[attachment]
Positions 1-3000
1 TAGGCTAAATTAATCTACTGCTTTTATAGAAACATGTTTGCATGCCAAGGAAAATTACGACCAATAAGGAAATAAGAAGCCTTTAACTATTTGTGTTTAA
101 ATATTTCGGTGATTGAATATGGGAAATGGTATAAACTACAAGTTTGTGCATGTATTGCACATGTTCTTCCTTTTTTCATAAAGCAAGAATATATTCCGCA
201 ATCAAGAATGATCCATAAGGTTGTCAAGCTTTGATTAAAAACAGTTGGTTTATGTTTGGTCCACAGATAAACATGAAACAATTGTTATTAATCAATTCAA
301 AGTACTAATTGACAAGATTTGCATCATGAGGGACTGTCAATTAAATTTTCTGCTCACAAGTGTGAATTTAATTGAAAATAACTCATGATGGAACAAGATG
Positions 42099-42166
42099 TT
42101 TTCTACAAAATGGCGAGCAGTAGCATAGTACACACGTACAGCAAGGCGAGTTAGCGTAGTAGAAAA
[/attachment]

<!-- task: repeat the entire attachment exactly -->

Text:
Positions 1-3000
1 TAGGCTAAATTAATCTACTGCTTTTATAGAAACATGTTTGCATGCCAAGGAAAATTACGACCAATAAGGAAATAAGAAGCCTTTAACTATTTGTGTTTAA
101 ATATTTCGGTGATTGAATATGGGAAATGGTATAAACTACAAGTTTGTGCATGTATTGCACATGTTCTTCCTTTTTTCATAAAGCAAGAATATATTCCGCA
201 ATCAAGAATGATCCATAAGGTTGTCAAGCTTTGATTAAAAACAGTTGGTTTATGTTTGGTCCACAGATAAACATGAAACAATTGTTATTAATCAATTCAA
301 AGTACTAATTGACAAGATTTGCATCATGAGGGACTGTCAATTAAATTTTCTGCTCACAAGTGTGAATTTAATTGAAAATAACTCATGATGGAACAAGATG
Positions 42099-42166
42099 TT
42101 TTCTACAAAATGGCGAGCAGTAGCATAGTACACACGTACAGCAAGGCGAGTTAGCGTAGTAGAAAA